Page last updated at 07:56 GMT, Saturday, 20 June 2009 08:56 UK

Formula One on a budget

By Brian Milligan
Business reporter, BBC News


Driving a F1 car is not like driving a road car

F1 racing team Force India give the BBC a tour round their factory and reveal their plans for the future.

Adrian Sutil, the German racing driver, is looking over his car at Force India's team headquarters, close to Silverstone.

His is one of the most impressive talents on the circuit.

The concert circuit that is, not the racing one.

"Apparently he can play Gershwin's Rhapsody in Blue from memory," says Lucy Genon, of Force India.

If only his skills on the keyboard were matched by his success behind the wheel.

For although he came 19th in the drivers' championship in 2008, he and his team mate, Giancarlo Fisichella, have not yet won any points for Force India.

Ever since Jordan days, we've tried to run small and lean
Ian Phillips, Force India

After two seasons, the team put together by the Indian billionaire, Vijay Mallya, has failed to make any impression on the championship.

But Ian Phillips, the business director, is bullish about the team's prospects.

"If we carry on at this rate of progress, point-scoring should be a given next year. At every single race."

Small Budget

The achievements of Force India shouldn't be underestimated. The team has a budget of just $120m (£72.8m).

Large manufacturers like Toyota or BMW have a budget four or five times bigger.

Adrian Sutil, AFP/Getty
Force India are confident points will come in 2010-11.

And whereas Force India employs fewer than 300 staff at its Silverstone headquarters, rivals employ up to 800.

"We've got to spend our money wisely and efficiently," says Mr Phillips, who's been in charge here since the company was owned by Eddie Jordan.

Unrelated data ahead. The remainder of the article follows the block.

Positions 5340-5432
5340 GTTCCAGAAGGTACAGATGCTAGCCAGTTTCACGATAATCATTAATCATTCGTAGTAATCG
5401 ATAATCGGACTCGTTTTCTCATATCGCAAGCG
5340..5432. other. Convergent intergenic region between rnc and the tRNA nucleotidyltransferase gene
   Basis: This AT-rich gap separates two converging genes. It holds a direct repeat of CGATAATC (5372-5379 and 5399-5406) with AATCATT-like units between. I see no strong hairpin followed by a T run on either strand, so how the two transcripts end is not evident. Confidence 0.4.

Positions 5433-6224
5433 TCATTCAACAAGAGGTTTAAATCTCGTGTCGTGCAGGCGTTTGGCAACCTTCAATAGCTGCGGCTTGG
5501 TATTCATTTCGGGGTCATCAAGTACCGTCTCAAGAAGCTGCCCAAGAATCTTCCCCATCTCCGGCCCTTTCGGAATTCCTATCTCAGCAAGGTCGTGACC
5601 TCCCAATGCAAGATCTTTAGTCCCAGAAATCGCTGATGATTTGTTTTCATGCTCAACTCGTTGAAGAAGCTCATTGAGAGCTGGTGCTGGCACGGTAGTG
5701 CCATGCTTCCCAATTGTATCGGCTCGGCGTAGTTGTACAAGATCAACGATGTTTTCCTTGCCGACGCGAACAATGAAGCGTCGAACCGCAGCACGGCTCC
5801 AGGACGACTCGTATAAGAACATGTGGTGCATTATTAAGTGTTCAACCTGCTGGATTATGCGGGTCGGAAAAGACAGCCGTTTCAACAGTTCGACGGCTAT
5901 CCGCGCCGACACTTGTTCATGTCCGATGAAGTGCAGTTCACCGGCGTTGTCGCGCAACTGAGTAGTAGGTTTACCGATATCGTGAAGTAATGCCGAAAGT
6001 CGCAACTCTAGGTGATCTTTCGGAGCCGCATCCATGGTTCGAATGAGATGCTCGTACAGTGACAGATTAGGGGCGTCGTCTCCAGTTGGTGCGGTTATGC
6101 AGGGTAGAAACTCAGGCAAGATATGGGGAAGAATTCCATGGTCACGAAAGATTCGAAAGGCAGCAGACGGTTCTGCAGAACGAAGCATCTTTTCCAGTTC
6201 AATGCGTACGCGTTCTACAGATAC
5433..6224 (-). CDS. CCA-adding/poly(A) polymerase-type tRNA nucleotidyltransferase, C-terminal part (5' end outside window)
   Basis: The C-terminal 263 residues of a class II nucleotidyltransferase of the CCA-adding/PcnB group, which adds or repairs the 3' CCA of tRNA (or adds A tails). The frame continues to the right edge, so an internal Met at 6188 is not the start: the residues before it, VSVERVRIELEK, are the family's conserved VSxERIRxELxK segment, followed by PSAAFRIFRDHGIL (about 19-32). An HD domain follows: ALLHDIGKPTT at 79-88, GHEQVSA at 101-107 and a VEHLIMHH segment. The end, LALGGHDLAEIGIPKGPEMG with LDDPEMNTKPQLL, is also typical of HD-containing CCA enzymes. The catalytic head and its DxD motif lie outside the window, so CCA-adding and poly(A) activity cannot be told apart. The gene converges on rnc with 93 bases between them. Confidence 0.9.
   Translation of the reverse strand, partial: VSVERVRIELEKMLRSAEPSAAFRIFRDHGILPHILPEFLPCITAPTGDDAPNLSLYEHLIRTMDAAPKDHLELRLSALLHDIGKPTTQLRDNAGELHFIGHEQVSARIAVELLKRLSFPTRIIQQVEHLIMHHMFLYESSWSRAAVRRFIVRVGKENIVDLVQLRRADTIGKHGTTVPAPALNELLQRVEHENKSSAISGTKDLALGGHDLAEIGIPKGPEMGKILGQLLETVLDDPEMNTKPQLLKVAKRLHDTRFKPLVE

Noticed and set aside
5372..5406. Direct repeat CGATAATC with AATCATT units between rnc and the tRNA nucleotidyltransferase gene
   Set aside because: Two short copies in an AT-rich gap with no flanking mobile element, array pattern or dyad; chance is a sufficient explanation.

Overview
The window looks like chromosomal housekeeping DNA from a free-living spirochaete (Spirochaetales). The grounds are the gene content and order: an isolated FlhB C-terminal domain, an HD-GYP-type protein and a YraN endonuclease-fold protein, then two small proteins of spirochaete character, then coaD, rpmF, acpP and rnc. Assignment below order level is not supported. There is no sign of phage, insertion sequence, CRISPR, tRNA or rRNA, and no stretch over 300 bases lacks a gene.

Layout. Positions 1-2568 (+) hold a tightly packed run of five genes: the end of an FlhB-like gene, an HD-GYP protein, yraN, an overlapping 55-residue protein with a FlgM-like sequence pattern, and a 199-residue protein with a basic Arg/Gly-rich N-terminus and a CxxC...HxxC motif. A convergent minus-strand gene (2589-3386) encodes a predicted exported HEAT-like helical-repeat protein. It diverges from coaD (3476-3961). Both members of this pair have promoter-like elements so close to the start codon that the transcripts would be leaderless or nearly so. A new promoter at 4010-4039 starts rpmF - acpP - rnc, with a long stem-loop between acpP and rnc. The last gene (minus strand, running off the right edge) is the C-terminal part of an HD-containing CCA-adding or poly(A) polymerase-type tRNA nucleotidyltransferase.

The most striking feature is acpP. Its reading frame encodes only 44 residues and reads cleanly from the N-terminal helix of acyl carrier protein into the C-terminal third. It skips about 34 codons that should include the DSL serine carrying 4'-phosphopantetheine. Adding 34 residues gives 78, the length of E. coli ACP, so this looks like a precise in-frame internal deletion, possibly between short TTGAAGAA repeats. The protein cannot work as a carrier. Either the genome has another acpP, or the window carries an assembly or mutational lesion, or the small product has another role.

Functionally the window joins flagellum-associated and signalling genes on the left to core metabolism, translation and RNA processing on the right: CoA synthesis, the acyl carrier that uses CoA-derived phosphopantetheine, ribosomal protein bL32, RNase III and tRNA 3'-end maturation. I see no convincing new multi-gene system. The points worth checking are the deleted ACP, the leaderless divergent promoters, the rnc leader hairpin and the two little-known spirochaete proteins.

"Ever since Jordan days, we've tried to run small and lean."

One way the team is trying to be efficient is by exploring the use of Indian technology on its cars, rather than more expensive European versions.

"I don't say you can see it on the cars yet, but you will do," says Mr Phillips. He goes on to explain that technology from the subcontinent isn't necessarily better, but it is as good. And, of course, it's cheaper.

In line with the dreams of owner Vijay Mallya, the team is also trying to recruit some Indian drivers.

"It's not far away," says team manger Andy Stevenson. "There are definitely some in the ranks, and we should get some of those in a Formula One car sooner rather than later."

Thirst for success

Dr Mallya is best known in India as chairman of United Breweries, which produces Kingfisher beer, a favourite in curry houses across Britain.

Formula One start, AP
Force India wants to put an Indian driver on the winner's rostrum

He also founded Kingfisher airlines, one of the fastest growing carriers in the country.

And such is his thirst for international brands that he bought Whyte and Mackay Scotch whisky in 2007.

But what he really wants to see is an Indian driver in an Indian car, taking at least third place in the Indian Grand Prix in 2011.

"It's a fair ambition," says Mr Phillips, "but he is a man with vision. He's also a man who understands that however much money you throw at something, it doesn't necessarily happen."

At this point in time in Formula One, nothing is necessarily going to happen anyway. With the dispute between the FIA, the sport's governing body, and the F1 Teams Association (FOTA) no-one knows what the future holds.

But if there is a Grand Prix in Delhi in two years' time, there is a team of engineers in a corner of Northamptonshire which is striving to put an Indian on the victor's podium.

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